Risk Factors

Most people diagnosed with pancreatic cancer are over the age of 65. There is no single cause of pancreatic cancer, but some factors increase the risk of developing it, including 1:

  • Smoking
    • About 20%–30% of pancreatic cancers are related to smoking tobacco. The risk increases with the number of cigarettes and the number of years you smoke.
  • Obesity
  • Occupational exposure to certain chemicals
  • Having diabetes
    • Pancreatic cancer is more common in people with diabetes, but the reason for this connection is not fully understood. It may be that obesity is a risk for both diabetes and pancreatic cancer, or diabetes may be an early sign of pancreatic cancer.
  • Having an inherited disorder, such as:
    • Hereditary Pancreatitis
      • A rare genetic condition that causes severe pancreatitis at a young age, often before a child is 10 years old. Pancreatitis is inflammation of the pancreas.
    • Hereditary non-polyposis Colon Cancer (HNPCC)
      • A rare inherited syndrome that may lead to colorectal cancer. People with type B Lynch syndrome have a higher risk of developing certain cancers, including pancreatic cancer.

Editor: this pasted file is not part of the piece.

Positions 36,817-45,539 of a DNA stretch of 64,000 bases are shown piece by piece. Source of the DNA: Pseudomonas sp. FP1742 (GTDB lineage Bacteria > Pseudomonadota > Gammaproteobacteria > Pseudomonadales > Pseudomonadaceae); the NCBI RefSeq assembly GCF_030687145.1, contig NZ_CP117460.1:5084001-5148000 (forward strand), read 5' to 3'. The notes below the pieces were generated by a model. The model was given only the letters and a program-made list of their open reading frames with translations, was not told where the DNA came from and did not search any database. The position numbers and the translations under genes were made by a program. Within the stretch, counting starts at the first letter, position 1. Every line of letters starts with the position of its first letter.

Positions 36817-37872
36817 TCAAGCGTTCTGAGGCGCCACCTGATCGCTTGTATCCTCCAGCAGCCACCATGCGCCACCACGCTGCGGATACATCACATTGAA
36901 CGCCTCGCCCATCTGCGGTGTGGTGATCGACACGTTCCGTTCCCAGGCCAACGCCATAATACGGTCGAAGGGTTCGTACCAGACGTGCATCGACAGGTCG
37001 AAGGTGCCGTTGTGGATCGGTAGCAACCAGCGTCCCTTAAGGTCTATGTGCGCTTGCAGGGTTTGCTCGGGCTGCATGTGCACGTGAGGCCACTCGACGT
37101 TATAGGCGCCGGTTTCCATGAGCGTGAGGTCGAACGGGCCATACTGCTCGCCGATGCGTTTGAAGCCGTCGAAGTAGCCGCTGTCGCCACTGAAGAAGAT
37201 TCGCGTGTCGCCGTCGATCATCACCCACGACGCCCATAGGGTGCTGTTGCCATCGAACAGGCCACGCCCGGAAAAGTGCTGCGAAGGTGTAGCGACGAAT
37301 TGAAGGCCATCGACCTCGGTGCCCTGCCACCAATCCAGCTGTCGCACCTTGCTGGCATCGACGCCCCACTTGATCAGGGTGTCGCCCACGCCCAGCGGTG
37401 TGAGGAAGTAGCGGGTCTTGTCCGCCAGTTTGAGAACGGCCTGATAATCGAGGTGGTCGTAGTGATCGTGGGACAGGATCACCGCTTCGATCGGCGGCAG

• Peutz-Jeghers syndrome
      • An inherited syndrome that causes a very large number of polyps to develop in the gastrointestinal tract. It also causes dark spots on the lips and around and inside the mouth.
    • Familial atypical multiple mole melanoma syndrome (FAMMM, also called atypical mole syndrome)
      • An inherited condition that usually affects several members of a family. Family members with FAMMM develop melanoma skin cancer and many atypical moles. The moles are usually different sizes and shades.

1 Canadian Cancer Society